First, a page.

Treatment of trotting horses: Thoughts and case studies

Fascia therapist Märta Lindqvist shares insights on treatment of trotter horses

So far, it is probably the trott horses that have gotten the biggest and clearest results from the Swedish Fascia Vibes treatment. Here are some more thoughts on why as well as some case studies.

There are countless times I stood and addressed a trotter and thought that “this will never work!”. It is impossible for such a sore and stiff horse to get well and quickly at that. It has often felt like major renovation projects with stiffness and pain almost everywhere.

But then the owner contacts me completely taken aback and says that the horse has been as transformed after just one treatment! There are so many examples of this. Then the thought “Why !?” appears in the head.

My theory so far, (it may change soon … haha) is that trotters are trained so intensely with fairly poor recovery in the form of peaceful movement where waste can leave the body and the body will slowly be allowed to return to rest.

To go from full running with high pulse, to rushing right into the stable to be placed in the shower, then get a blanket and go into the box to eat, goes totally against everything I had previously learned about active horses. The old manuals describe how the horse should be walked by hand until it is absolutely dry, if it becomes sweaty. It should be massaged with straw whisks if there is opportunity to and walked until dry. It will dry slowly and not lose heat too quickly, before it comes into the stable it should be walked until breathing and pulse almost returns to normal.

The intense training, practicing lactic acid tolerance and thus constantly stretching the limits of what the horse is capable have to leave its mark. Especially when so few trotters can go out in large paddocks or be walked after the sessions. (There is never time, or rarely room for large pastures on the facilities)

So what is the result? My guess is that it impairs the sliding function in the horse’s fascia. Muscles should slide against the thin membranes and layers of connective tissue. The horse has great fascia surfaces that should be able to move and contribute to the flow in small blood vessels and pump blood and water through the fascia’s network and structures. If this movement seizes, the layers stick together and the layers beneath the skin and the muscle turns stiff, so that even cleansing and metabolism in tissues is choked.

Since the connective tissue (fascia) has 6-10 times more nerve endings than muscles, one can imagine that this can cause diffuse, but sharp pain and discomfort when a horse moves. Most horses I dealt with who worked poorly has been examined by a veterinary one, two or a lot of times. They may have found a point to treat, but the horse has behaved exactly the same afterwards.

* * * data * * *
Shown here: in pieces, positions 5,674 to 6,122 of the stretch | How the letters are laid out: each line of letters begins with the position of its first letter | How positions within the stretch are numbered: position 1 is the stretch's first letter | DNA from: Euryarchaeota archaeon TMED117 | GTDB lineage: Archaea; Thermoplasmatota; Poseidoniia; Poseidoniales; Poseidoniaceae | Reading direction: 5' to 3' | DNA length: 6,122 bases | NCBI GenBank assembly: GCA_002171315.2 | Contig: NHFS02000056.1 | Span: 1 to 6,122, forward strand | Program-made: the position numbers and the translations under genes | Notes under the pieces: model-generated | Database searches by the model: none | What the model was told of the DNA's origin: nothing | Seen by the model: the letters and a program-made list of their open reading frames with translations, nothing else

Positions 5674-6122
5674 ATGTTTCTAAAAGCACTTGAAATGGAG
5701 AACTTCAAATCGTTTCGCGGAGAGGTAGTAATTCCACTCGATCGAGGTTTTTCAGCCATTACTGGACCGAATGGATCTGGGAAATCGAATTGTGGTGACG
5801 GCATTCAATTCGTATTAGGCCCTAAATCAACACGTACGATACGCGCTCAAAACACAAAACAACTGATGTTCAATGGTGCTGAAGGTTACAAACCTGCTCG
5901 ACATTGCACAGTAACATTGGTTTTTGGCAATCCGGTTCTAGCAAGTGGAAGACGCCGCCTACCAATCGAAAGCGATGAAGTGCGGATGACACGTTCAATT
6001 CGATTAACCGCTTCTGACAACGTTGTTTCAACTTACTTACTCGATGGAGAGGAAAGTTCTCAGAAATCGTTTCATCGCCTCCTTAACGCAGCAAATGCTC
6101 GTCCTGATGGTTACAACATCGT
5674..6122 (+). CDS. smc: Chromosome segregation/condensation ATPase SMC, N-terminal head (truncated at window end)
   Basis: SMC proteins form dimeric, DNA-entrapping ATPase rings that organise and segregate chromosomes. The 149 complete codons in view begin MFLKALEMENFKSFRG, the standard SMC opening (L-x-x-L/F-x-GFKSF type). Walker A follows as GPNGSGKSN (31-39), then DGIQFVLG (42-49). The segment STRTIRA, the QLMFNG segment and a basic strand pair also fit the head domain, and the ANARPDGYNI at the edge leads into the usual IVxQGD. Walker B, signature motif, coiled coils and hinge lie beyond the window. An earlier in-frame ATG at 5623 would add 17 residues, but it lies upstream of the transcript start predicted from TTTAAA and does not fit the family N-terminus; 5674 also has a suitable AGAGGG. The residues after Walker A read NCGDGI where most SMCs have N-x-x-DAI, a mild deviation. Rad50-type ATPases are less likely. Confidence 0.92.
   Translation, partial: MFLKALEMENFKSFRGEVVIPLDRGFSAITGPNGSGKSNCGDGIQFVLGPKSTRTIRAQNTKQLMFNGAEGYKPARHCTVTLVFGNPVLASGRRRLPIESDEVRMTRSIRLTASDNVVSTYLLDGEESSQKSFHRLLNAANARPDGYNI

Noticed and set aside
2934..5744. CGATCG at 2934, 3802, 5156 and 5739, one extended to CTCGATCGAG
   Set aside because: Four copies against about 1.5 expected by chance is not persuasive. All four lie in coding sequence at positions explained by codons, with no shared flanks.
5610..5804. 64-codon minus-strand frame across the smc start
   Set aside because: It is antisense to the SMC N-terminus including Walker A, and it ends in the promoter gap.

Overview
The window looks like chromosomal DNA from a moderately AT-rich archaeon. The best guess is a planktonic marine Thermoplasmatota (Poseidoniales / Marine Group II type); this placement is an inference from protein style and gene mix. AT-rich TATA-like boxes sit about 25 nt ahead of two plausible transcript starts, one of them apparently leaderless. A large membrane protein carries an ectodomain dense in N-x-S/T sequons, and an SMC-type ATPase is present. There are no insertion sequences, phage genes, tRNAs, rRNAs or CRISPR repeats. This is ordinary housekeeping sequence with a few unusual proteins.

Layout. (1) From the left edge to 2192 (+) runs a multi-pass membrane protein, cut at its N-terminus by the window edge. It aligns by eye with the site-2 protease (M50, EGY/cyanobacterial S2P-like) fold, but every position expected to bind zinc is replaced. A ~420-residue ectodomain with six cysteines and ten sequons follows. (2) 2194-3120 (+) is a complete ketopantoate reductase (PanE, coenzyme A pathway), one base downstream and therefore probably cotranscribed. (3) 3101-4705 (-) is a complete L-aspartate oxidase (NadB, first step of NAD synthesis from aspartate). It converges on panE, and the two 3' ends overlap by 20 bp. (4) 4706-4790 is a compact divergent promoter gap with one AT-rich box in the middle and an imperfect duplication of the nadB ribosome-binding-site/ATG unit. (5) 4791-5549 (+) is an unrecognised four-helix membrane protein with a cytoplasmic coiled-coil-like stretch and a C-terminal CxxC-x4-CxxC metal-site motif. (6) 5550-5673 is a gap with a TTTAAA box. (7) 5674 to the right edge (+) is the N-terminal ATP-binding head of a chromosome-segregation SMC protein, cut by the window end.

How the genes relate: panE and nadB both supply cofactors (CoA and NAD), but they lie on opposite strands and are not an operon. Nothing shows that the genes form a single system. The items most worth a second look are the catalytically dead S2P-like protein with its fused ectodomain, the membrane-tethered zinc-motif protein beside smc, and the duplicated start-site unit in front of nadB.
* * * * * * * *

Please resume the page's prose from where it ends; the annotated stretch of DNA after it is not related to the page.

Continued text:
All these horses have had a lot of pain in their connective tissue, i.e., under the skin. The skin also feels dry and wrinkles over the parts that are stuck. The muscles underneath are of course stiff as well. After a moment of treatment, they often release in the superficial layers, and the day after throughout. It has even been the case that some horse owners (pretty austere men) shed a tear when they are suddenly sitting in the training cart behind a horse who dances along instead of twitching itself unevenly forward.

One example of success was a warm-blooded horse that the owners had lost hope for. He became a riding horse for the wife after all the vets had their say and tried everything they thought appropriate. But she did not think he was functioning in the woods because of his slanting and unwillingness to be saddled. He had one deep wave treatment, changed totally, ran like a dream and had a trial race. He had only been in the woods for that summer, but ran like clockwork in the trial race and registered to start.

The next three months, he got money from every start, despite some unlucky races.

He took money, was placed and won. Approximately 70,000 he ran in during the relatively short time before he got winter rest.

Another horse with a violently sore body, but fresh joints in the legs got treatment. He was in real pain and I could not go so deep into the layers. After treatment, he was enormously improved and could trot out, but got a dip again and got really bad and dropped the trot after a few weeks of training. They saw that he was heavily acidified on a blood test and he got a cure for that. A treatment to (where he was clearly much less sore and possible to treat more sharply) and he came in second. Then, he had an unlucky race with disqualification, but then he won and ended up earning 27,000 in the three races.

There are so many examples, and I guess that these horses get so sore because of their hard training combined with poor recovery and cool-down. Another aspect of trotting horses muscle problems is that it may be enough with one really hard race for a strained body to “lock up.” The nerve function that controls muscle contraction can “go into shock” and cramp, and the tension is very difficult to release with rest alone. Manual massage can be painful so that the horse thrashes and cannot receive aid.

My own horse worked fine with training trotting and walking around outside where he walked off waste products, and held up in the muscles. That combined with the dressage work every day that he did not do fast runs / intervals. Because of these excellent results, it is extremely exciting to treat trotters!

“Other horses turned into extras as she on light feet rocketed to an overwhelming victory”

Fascia Vibes treatment is about to take trotting Sweden by storm. Through increased movement, symmetry and straightness horses run faster and have success in races all over Sweden

/Märta Lindqvist

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